From the onset of the SARS-CoV-2 pandemic and following the creation of the ‘Coronavirus Unit’, Argentinean scientists and technologists have contributed by leading basic and translational research initiatives, including developing diagnostic and serological kits, designing new therapeutic approaches, establishing epidemiological platforms, executing clinical trials and implementing social measures to protect the most vulnerable groups of the population.
Taiwan has leveraged its experience in containing the 2003 SARS outbreak by responding to the COVID-19 crisis with rapid measures, early deployment, prudent actions and transparency. Collectively, these actions have created the ‘Taiwan model’ for combating COVID-19.
In the midst of resurging COVID-19 cases, the second NIH/FDA virtual COVID-19 and Cytokines symposium was held on 1 December 2020, focusing on longitudinal studies of COVID-19 immunity, including long-term consequences, potential associations with autoimmunity and the multisystem inflammatory syndrome in children (MIS-C).
From the archive
The contribution of T cells to the SARS-CoV-2 response remains an important and unresolved question. Moss and colleagues examine T cell and antibody kinetics in a large cohort of patients with COVID-19 and find robust and durable T cell responses.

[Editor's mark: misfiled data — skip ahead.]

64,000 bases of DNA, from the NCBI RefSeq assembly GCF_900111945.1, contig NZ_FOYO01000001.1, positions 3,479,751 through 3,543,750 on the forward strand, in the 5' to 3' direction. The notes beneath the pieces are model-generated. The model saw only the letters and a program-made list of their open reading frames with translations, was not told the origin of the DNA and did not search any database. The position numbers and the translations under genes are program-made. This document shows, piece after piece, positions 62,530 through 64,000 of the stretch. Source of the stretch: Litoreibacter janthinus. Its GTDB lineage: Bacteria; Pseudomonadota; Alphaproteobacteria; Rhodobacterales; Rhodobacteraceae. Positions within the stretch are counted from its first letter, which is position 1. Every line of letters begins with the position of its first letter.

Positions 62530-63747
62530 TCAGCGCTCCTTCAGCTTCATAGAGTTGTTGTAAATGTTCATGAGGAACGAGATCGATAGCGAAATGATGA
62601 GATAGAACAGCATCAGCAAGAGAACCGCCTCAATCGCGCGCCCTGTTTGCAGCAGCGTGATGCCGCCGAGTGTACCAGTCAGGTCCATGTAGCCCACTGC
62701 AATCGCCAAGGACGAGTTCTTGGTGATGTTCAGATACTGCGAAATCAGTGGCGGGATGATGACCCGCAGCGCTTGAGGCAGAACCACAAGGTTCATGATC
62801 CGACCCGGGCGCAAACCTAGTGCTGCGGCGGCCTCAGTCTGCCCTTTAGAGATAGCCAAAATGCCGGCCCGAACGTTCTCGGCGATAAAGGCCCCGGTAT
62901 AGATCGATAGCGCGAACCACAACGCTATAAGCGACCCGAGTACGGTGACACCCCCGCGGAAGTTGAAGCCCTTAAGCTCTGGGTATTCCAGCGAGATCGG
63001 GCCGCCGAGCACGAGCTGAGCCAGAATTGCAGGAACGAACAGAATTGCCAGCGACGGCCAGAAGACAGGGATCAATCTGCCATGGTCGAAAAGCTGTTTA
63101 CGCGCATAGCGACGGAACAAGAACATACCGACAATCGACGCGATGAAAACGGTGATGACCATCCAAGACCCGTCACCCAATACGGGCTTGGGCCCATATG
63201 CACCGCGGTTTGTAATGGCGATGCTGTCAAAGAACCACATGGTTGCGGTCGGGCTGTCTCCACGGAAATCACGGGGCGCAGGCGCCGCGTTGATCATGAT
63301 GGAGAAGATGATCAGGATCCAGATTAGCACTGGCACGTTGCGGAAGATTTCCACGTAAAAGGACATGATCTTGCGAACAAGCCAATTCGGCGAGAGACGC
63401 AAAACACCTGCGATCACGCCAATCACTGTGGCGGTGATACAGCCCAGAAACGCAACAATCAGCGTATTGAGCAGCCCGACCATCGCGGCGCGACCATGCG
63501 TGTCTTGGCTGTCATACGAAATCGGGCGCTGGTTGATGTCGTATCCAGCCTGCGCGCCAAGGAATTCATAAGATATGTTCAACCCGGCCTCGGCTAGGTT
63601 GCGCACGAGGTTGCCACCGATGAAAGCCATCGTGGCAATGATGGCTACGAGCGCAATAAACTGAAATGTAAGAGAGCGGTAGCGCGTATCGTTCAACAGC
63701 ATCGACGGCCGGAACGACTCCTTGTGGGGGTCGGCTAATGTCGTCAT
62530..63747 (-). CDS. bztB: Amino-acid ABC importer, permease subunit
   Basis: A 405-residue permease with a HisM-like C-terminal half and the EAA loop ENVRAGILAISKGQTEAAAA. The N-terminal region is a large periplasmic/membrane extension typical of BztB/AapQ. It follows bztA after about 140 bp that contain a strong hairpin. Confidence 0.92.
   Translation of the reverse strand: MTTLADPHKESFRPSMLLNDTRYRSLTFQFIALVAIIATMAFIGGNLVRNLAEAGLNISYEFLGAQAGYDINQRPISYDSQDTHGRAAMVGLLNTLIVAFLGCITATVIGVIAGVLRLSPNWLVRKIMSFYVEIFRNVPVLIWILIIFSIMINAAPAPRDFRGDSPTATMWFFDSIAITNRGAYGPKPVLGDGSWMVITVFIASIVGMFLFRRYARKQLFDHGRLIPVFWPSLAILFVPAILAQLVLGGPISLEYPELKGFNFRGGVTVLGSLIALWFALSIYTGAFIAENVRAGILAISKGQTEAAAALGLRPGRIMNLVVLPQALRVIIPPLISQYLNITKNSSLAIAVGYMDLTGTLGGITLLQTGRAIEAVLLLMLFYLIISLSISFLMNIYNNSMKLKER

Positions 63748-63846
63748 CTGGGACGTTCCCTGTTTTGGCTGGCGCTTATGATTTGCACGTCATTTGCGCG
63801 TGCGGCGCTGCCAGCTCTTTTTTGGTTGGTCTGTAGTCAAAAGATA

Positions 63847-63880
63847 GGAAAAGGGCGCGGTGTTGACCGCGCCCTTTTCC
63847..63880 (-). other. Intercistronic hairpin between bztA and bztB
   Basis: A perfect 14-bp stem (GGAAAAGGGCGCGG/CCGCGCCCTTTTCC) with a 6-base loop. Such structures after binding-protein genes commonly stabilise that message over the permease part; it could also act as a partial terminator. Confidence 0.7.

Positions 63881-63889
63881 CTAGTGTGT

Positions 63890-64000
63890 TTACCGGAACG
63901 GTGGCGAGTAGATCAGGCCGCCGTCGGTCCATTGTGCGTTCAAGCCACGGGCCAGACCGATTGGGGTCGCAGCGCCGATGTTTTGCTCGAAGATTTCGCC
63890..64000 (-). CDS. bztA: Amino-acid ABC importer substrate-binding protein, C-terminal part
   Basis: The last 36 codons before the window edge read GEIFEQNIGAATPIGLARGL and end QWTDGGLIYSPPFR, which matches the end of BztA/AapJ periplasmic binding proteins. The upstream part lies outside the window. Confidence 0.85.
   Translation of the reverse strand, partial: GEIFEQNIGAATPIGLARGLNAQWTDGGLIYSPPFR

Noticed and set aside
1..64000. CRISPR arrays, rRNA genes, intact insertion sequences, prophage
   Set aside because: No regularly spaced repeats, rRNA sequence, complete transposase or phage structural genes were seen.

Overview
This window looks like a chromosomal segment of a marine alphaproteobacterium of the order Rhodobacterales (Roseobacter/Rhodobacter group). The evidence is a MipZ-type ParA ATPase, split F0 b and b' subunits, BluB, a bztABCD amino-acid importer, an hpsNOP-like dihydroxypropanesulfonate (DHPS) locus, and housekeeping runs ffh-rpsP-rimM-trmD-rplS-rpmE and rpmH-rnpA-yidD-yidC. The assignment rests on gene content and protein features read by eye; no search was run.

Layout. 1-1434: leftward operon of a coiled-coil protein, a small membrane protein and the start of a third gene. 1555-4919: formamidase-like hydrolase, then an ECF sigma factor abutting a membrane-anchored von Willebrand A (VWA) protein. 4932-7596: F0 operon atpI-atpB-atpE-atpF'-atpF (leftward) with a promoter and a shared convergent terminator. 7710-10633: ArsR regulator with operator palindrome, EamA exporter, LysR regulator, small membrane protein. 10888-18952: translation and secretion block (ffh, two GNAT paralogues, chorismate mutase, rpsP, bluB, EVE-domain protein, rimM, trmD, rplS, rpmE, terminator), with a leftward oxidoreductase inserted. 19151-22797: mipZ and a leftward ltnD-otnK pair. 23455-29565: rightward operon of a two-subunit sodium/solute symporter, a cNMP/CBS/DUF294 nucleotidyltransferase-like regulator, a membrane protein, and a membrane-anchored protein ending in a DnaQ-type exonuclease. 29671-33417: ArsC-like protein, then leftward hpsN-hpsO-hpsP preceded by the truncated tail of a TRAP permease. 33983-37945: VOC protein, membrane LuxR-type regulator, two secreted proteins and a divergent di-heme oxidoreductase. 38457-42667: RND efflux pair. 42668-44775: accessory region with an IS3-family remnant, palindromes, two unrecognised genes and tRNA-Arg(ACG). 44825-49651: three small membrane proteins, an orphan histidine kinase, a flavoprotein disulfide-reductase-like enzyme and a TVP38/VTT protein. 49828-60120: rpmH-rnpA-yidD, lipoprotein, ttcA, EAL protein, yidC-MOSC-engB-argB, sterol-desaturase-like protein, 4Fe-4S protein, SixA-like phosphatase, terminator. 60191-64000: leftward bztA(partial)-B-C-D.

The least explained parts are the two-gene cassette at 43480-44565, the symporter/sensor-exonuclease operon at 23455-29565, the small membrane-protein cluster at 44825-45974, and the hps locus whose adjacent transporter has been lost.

Severe COVID-19 is characterized by hyperinflammation, and there is a need for accurate predictive biomarkers of progression. Lehuen et al. demonstrate that patients with severe COVID-19 show a dramatic loss of MAIT cells, and those that do remain are in a highly activated state.
Untuned antiviral immunity in COVID-19 revealed by temporal type I/III interferon patterns and flu comparison
Andreakos and colleagues provide a longitudinal study comparing patients with COVID-19 to patients infected with influenza. They report a dysregulated interferon response whereby IFN-λ and type I IFN production were diminished and delayed in patients with COVID-19, exhibiting a response that is ‘untuned’ with other inflammatory cytokines.